Anselm: Existence, when added to something, makes it greater than if it only exists in the mind.
Kant: But existence can’t be added to anything. Specify one thing that is improved when you “add existence to it”, in fact, specify one thing that is there at all before you supposedly “add existence to it”. No, clearly this notion of adding existence is incoherent and impossible.*
John of St. Thomas: Well, sure, if you want to assume right out of the gate that there is no positive, real distinction in creatures between essence and existence, then you can also assume there’s nothing one can add existence to. Your philosophical ancestors, however, had lots of arguments about the paradoxical claim of “adding existence to something” as opposed to claiming in their opening move of the discussion that existence isn’t a real predicate.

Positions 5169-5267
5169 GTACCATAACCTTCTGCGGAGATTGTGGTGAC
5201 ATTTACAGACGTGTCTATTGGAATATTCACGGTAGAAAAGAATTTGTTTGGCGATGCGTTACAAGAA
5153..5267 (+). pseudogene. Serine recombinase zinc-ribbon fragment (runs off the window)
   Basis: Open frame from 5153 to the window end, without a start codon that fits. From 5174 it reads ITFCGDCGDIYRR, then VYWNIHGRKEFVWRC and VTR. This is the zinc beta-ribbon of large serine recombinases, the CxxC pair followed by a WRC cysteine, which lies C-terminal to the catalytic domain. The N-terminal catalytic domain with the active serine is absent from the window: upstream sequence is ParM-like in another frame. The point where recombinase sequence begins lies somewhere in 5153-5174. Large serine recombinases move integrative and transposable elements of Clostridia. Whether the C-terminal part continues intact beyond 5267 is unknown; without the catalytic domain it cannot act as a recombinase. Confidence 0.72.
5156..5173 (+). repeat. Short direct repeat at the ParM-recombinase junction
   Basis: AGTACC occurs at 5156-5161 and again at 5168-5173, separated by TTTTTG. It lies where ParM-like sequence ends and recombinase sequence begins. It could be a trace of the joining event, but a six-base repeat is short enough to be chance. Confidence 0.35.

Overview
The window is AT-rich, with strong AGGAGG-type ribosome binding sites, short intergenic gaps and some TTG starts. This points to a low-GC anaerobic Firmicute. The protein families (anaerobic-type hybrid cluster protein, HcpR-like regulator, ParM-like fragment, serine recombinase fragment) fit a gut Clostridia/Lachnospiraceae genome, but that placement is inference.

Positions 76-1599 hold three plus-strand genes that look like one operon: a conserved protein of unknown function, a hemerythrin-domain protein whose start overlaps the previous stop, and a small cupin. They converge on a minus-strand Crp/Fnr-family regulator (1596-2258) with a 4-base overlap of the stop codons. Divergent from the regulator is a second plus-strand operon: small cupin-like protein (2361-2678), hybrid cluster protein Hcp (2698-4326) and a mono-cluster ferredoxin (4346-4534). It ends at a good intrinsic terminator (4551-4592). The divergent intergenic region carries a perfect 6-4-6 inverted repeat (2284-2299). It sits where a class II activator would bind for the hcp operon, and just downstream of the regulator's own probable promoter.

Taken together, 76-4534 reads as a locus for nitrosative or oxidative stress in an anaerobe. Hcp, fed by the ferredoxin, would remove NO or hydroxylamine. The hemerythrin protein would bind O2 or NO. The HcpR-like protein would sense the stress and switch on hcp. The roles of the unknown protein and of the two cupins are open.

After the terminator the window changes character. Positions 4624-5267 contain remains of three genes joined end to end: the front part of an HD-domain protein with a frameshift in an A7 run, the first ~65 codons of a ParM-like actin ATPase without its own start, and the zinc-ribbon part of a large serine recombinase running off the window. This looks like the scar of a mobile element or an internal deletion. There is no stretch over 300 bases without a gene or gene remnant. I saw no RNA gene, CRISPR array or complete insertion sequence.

Me: The existence we’re talking about is either an act opposed to a potency or a real being opposed to a mental one. If the first, there is a very clear and well defined sense of what it means to add existence to something. This is not to say Kant is wrong, but only that he’s got a good deal more argumentation to do. If the second (and this is what Anselm seemed to mean) then there is a sort of addition that gives rise to existence, since being in itself transcends its division into the mental and the real.
*This is also why those who give cosmological arguments fail, since in order to make sense of an ens realissimum they assume some lofty sort of existence could specify a distinct sort of being, and make it different from things to which a “lower” existence was “added”.